Educational policy critics now gather, with echoes of the funeral oration for Cease, not to praise the No Child Left Behind Act, but to bury it. That this legislation passed eight years ago with more Democratic than Republican votes is now only a little-remembered footnote.
Educational policy critics now gather, with echoes of the funeral oration for Cease, not to praise the No Child Left Behind Act, but to bury it. That this legislation passed eight years ago with more Democratic than Republican votes is now only a little-remembered footnote. The conventional wisdom is that the age of accountability will be, as the 21st century enters its second decade, an age of scarcity. Schools will do the best they can with limited resources, but on the whole, we certainly should not expect very much. The expectations of large scale reforms, with all students meeting standards by 2014, will be eclipsed by diminished but realistic assessments of the limitations of schools and the children that they serve. This line of reasoning concludes with the inevitable chorus of “I told you so,” by those who abhorred academic standards and the assessments that accompanied them. They pine for the halcyon days of local control, with the locality coveting independence ranging from a state board of education to an individual classroom. In either case, the result is not freedom from control, but merely the freedom to exercise a different sort of control. Thank goodness, they conclude, that we will no longer suffer from federal intrusions in the classroom.
I dissent from these views with the following three arguments. First, the mistakes and successes in educational accountability during the past decade offer not an argument against standards, assessment, and accountability, but rather insights into how to improve these essential instruments of public policy. Second, the new federal economic stimulus legislation that is being signed as this article goes to press expands rather than contracts the federal role in education. Third, there is an historic opportunity to embrace a holistic view of accountability, encompassing not only measurements of student achievement, but also assessments of teachers, administrators, policymakers, and systems that claim to support education. Let us first consider the successes and failures of accountability in the past decade.
Success 1: Standards-Referenced Assessments
During the 2008 political campaigns, No Child Left Behind had few defenders from any political quarter. Liberals said that it was inadequately funded, conservatives said that it was overly intrusive, and a nearly universal chorus joined with refrains of “over testing” and “teaching to the test.” Standards themselves, though in use in all 50 states without any discernable link to the decline of Western civilization, are relentlessly maligned as the work of “Standaristas” (Ohanian, 1999). A full consideration of the evidence, however, includes both hits and misses, and we learn as much from the former as the latter.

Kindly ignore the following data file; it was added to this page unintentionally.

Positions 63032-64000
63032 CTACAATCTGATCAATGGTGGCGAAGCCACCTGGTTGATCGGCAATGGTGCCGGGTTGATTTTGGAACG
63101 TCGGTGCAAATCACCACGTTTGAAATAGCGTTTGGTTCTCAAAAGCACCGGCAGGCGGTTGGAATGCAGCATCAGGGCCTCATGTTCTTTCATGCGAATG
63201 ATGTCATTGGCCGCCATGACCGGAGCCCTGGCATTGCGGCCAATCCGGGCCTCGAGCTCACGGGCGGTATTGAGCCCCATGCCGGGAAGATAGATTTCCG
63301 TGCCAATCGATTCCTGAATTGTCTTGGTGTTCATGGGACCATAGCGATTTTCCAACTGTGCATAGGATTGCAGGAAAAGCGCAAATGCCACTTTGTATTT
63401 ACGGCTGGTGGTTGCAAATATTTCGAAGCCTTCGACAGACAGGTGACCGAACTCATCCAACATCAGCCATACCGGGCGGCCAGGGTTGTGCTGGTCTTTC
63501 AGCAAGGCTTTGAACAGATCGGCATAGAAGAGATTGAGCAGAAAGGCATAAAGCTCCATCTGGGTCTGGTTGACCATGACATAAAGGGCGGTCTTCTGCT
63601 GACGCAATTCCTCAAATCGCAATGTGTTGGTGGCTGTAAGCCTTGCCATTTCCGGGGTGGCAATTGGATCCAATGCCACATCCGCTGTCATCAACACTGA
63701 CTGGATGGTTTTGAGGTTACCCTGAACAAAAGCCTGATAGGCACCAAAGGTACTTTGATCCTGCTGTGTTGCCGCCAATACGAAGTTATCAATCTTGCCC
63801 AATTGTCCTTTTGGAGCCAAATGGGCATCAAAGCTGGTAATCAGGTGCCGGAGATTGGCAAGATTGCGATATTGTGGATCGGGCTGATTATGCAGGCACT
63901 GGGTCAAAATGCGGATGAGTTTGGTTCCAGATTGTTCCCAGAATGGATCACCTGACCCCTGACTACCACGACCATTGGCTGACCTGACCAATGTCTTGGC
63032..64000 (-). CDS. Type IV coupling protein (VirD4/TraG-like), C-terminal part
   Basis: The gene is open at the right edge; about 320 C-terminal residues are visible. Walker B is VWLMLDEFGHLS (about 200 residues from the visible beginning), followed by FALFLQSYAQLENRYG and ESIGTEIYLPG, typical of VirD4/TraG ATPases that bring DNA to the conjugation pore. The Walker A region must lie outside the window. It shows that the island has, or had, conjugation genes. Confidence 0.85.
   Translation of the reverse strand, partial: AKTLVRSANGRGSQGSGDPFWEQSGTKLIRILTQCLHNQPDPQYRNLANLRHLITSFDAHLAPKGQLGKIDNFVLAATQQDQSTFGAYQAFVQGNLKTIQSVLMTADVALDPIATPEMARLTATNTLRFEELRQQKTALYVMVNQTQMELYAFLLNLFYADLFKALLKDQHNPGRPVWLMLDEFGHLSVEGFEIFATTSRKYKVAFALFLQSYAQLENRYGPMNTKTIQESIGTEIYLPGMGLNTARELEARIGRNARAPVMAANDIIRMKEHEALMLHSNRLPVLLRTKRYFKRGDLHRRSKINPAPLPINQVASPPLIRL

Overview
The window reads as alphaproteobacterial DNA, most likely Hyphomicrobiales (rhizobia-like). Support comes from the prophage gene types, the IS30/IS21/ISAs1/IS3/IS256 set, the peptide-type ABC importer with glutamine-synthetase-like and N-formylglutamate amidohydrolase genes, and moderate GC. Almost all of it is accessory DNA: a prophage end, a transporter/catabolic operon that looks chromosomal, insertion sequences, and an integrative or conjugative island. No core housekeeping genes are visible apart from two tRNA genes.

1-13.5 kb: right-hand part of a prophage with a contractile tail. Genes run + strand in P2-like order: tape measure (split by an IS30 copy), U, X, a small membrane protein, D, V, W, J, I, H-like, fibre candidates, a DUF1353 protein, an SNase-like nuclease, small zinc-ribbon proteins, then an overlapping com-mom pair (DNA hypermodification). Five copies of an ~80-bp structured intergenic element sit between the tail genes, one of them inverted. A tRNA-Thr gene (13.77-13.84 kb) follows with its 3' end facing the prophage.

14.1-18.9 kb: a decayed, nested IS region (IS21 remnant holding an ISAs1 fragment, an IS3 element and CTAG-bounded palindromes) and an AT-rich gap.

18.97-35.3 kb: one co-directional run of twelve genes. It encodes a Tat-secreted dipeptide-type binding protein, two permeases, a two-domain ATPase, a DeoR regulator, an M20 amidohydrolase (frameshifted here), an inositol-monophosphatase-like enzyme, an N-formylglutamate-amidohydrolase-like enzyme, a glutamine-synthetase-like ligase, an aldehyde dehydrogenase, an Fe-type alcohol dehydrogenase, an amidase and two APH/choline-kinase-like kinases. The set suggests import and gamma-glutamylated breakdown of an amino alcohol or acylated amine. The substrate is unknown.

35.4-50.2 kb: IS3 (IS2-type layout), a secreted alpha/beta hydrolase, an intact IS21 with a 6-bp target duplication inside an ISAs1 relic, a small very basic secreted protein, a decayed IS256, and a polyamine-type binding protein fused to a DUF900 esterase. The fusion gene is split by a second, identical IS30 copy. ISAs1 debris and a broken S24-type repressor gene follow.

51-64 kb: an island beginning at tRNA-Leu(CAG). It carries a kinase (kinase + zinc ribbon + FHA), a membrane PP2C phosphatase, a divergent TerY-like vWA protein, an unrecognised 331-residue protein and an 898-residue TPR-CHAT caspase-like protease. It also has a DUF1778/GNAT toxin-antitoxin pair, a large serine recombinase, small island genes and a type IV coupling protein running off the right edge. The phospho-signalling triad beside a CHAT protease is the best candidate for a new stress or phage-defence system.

The first and most important success of both the law and common practice of the past decade is the prevalence of standards-referenced assessments. In almost every accountability system I have studied since the beginning of the dawn of the standards movement, new accountability systems replaced norm-referenced tests that were disconnected from the classroom curriculum. Indeed, the nature of norm-referenced tests is not to reflect a specific curriculum, but rather to provide a wide range of difficulty so that students could be more accurately placed on the normal distribution, or the bell curve. Unlike a standards-referenced test, such as the ones we administer to teenage drivers and airline pilots, the norm-referenced tests were not designed to help us understand the effectiveness of teaching, curriculum, or leadership. Rather, they only provided the assurance, at great expense and purported accuracy, that close to half of our children were above average. While there are standards-referenced tests that are deeply flawed – they are too long, poorly matched to the curriculum, and insufficiently varied in format – they are dramatically better than their norm-referenced predecessors if our goal is to understand the impact of an educational system on student performance (Reeves, 2001).
In 1994, fewer than a dozen states had approved academic standards with assessments explicitly linked to those standards. A decade later, every state had achieved this, though in widely varying levels of quality and consistency. While opposition to national standards borders on the virulent, a growing number of voices, including some of those in the Obama Administration, are suggesting that in almost every school system in the land the square of the hypotenuse is equal to the sum of the square of the two sides of a right triangle. This remarkable claim remains true even when political authorities object to any bureaucrat named Pythagoras inflicting his curriculum ideas on what should rightfully be a matter subjected to the vote of the duly elected school board. Academic standards and the tests associated with them, it turns out, are not the result of a New World Order cabal, but simply a rational and fair way to educate students.